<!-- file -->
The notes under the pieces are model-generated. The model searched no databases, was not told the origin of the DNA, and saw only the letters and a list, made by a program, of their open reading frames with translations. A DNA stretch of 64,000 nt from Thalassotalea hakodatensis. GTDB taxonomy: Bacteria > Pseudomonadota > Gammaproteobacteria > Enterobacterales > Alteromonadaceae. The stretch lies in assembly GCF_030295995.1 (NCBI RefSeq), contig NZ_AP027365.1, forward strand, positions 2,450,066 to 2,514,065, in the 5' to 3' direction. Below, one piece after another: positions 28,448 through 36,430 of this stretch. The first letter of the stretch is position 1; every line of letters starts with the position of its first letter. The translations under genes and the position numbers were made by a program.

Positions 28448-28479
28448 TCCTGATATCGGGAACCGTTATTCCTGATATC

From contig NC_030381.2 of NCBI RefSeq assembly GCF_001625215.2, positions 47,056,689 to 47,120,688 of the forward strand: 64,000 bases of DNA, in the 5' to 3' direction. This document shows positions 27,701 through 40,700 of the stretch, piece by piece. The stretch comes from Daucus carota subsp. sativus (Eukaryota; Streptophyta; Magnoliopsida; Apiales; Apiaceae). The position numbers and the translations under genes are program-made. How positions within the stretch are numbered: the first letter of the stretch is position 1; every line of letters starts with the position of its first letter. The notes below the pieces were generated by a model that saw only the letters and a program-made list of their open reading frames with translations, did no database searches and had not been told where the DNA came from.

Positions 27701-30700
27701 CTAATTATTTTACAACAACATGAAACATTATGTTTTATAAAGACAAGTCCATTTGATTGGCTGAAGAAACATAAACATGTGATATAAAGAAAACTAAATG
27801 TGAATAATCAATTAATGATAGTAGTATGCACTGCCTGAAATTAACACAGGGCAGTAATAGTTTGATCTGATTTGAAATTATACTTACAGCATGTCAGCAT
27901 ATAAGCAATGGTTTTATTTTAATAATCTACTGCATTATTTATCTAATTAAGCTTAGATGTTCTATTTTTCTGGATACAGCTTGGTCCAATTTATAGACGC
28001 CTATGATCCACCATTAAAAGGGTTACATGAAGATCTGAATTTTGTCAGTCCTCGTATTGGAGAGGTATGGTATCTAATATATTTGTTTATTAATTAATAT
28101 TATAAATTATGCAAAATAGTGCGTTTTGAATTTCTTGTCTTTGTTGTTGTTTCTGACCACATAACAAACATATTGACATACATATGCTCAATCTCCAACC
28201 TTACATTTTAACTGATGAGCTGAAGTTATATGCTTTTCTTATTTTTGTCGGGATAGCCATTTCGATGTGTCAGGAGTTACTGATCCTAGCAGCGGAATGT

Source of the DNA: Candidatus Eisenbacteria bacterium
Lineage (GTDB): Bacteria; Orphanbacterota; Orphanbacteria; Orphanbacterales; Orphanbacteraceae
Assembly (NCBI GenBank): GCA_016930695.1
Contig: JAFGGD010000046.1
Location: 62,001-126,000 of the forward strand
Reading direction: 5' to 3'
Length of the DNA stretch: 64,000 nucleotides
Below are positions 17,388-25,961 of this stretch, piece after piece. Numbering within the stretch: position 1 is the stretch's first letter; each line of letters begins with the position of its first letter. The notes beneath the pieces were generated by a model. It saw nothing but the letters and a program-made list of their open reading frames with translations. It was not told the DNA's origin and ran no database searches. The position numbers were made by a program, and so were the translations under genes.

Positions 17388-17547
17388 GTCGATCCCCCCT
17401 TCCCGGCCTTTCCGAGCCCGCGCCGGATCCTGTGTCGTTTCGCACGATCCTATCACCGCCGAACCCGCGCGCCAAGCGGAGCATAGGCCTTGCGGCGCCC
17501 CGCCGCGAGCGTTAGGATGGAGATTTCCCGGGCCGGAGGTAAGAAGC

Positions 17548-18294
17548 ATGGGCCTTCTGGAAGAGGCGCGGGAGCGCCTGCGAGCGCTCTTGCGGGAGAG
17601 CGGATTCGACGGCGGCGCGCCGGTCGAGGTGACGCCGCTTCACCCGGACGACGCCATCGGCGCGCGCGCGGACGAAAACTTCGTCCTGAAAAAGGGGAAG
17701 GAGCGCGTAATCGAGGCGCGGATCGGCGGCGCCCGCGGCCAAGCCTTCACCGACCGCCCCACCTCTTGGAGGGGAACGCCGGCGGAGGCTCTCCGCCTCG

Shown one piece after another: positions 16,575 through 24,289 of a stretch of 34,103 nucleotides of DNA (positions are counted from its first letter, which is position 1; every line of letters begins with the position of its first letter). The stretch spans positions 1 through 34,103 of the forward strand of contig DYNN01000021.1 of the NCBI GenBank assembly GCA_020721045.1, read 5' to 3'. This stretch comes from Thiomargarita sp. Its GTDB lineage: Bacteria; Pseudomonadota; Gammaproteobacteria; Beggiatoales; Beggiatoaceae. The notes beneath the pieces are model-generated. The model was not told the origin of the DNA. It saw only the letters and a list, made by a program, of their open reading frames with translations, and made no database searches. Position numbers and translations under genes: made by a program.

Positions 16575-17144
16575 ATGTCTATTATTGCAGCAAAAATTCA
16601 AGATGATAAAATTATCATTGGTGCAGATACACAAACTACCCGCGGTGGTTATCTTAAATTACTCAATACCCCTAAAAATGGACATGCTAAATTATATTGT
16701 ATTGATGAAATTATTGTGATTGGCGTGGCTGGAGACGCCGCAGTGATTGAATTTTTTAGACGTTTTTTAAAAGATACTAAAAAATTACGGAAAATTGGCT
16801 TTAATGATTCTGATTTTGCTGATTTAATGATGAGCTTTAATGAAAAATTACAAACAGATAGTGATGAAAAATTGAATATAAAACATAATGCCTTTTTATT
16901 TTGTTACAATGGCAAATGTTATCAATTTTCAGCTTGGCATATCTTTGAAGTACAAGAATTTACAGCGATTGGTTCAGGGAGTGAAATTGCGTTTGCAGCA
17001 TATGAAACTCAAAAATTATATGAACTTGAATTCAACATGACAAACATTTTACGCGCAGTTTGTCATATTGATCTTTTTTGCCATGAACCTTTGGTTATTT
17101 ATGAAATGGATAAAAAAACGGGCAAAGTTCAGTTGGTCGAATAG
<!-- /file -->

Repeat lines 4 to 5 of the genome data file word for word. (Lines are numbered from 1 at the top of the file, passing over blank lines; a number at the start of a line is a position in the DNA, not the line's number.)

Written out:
From contig NC_030381.2 of NCBI RefSeq assembly GCF_001625215.2, positions 47,056,689 to 47,120,688 of the forward strand: 64,000 bases of DNA, in the 5' to 3' direction. This document shows positions 27,701 through 40,700 of the stretch, piece by piece. The stretch comes from Daucus carota subsp. sativus (Eukaryota; Streptophyta; Magnoliopsida; Apiales; Apiaceae). The position numbers and the translations under genes are program-made. How positions within the stretch are numbered: the first letter of the stretch is position 1; every line of letters starts with the position of its first letter. The notes below the pieces were generated by a model that saw only the letters and a program-made list of their open reading frames with translations, did no database searches and had not been told where the DNA came from.

Positions 27701-30700